"Dr. Gunby is a man of integrity," former TMA Trustee Dan McCoy, MD, of Dallas, said as he presented the award. "Over the years, he honed his skills of diplomacy, compromise, and negotiations throughout his career. He was really able to refine what he needed to do, and he has accomplished so much, without comprising his principles or what he thought was best for the patients. As his wife says, 'Bob's quality control is set on high.' With everything, he does the very best job that he can."
TMA’s Young at Heart Award was presented to Joel Dunnington, MD, a retired radiologist who in 1987 not only established but also served on TMA's inaugural council of the Young Physician Section.
Cedric K. Dark, MD, an assistant professor of emergency medicine at Baylor College of Medicine, was awarded the C. Frank Webber, MD, Award for his work in fostering the next generation of physician-statesman by focusing on organized medicine through large-scale student engagement and individual mentoring.
The TMA Medical Student Section presented the 2017 Medical Student Section Student of the Year Award to Hayley Rogers, a second-year medical student at The University of Texas Medical Branch School of Medicine. Ms. Rogers has delivered programming on LGBTQ+ health care, and authored several diversity-related policies that were formally adopted by AMA.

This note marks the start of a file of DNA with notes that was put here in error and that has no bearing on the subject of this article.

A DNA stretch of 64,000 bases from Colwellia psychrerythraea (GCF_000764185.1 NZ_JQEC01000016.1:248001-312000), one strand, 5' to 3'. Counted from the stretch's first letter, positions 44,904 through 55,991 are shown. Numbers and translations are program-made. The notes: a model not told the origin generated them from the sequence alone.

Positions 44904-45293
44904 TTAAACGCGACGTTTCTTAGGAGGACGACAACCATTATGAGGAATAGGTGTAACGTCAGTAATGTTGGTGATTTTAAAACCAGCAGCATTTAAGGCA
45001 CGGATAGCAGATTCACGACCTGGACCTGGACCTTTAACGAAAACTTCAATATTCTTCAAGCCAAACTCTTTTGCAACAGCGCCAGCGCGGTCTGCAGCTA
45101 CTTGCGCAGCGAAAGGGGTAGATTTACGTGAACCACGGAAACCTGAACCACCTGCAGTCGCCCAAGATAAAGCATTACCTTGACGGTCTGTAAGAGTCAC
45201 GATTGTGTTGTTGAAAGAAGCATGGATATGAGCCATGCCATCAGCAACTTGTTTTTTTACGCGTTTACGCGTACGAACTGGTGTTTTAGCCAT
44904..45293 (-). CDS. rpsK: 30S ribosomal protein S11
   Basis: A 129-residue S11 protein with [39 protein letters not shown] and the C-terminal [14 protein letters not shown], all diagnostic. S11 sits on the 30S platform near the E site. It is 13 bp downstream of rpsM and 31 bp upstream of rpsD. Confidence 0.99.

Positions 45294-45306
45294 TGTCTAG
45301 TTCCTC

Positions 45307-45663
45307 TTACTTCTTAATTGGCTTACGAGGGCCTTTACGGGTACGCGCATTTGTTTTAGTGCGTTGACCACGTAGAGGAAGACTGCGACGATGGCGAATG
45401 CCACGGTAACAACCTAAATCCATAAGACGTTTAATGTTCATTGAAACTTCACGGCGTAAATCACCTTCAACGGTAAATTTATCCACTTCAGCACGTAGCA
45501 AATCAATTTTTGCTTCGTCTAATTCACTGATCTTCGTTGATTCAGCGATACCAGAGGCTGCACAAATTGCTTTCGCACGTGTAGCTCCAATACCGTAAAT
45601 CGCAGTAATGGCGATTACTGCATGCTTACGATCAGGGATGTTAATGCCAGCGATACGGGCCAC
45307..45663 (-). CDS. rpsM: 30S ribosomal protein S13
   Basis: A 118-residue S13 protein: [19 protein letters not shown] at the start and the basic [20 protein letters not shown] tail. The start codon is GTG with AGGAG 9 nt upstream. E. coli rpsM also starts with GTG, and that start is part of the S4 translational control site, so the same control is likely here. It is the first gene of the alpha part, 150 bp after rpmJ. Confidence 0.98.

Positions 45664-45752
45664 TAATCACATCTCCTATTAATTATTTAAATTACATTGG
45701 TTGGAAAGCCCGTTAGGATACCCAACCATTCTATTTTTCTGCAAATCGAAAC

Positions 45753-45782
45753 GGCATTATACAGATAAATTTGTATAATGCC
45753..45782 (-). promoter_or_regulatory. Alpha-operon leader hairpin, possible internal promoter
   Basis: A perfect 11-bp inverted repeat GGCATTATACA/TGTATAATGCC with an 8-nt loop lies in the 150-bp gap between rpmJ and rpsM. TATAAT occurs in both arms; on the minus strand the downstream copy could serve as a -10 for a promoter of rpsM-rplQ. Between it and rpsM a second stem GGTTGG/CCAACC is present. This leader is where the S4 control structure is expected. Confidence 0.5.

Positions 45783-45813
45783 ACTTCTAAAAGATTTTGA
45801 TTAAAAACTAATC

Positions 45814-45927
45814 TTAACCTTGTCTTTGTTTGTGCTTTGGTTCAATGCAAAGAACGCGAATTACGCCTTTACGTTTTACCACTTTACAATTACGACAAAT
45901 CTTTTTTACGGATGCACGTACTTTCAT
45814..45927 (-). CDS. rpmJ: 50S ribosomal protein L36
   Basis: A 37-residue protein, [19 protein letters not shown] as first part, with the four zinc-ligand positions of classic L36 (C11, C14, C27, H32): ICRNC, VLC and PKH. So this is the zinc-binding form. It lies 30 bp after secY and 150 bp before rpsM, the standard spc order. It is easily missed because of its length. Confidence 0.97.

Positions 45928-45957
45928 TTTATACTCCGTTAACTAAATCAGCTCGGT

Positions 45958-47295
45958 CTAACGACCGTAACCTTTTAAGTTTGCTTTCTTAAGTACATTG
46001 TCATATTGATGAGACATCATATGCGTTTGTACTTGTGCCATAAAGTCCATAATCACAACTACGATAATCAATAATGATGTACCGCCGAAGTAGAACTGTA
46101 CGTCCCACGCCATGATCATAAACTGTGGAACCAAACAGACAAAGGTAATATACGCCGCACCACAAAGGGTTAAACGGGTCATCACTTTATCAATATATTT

Baylor College of Medicine TMA Chapter was bestowed with the 2017 Medical Student Section Chapter of the Year Award. The chapter experienced a surge of members and expanded its community outreach programs to include the collection of more than $20,000 worth of medical supplies for charity.
Mrs. Cheryl Jones is the 2017 recipient of TMA's June Bratcher Award for outstanding service as a pro-medicine grassroots activist. Mrs. Jones was instrumental in the successful campaigns of two candidates who won seats in the 85th Texas Legislature — Rep. Hugh Shine (R-Temple), and Sen. Dawn Buckingham, MD (R-Lakeway).
TMA awarded $120,000 in Minority Medical Student Scholarships to 12 students who will start medical school in Texas this fall. The program is funded by the TMA Foundation (TMAF) with majority support from a trust fund established by Dr. Roberto J. and Agniela (Annie) M. Bayardo The Bayardo Scholars are Dekoiya Burton of Houston, Alexander Cantu of Edinburg, Giselle Castillo of Mission, Sandrine Defeu of Katy, Giuiseppe (Allan) Fonseca of Webster, Lucia Guerrero of El Paso, Victor Hinojosa of Brownsville, Yajaira Jimenez of Brownsville, Tailour Roberson of Frisco, Artraeu Simms of Garland, Selvin Villeda of Royse City, and Adrienne Walker of Duncanville.
TMA also awarded 12 Texas science teachers with the 2017 Ernest and Sarah Butler Awards for Excellence in Science Teaching — which includes $60,500 in prize money. The top three winning teachers — Teresa Kelm, Terri Henry, and Monica Amyett — took the stage at TexMed on Saturday, while all 12 were honored at the state Capitol on Tuesday, May 9 in a House resolution authored by Rep. Ken King (R-Canadian). The program is supported by TMAF with majority support from an endowment established by Dr. and Mrs. Ernest C. Butler of Austin.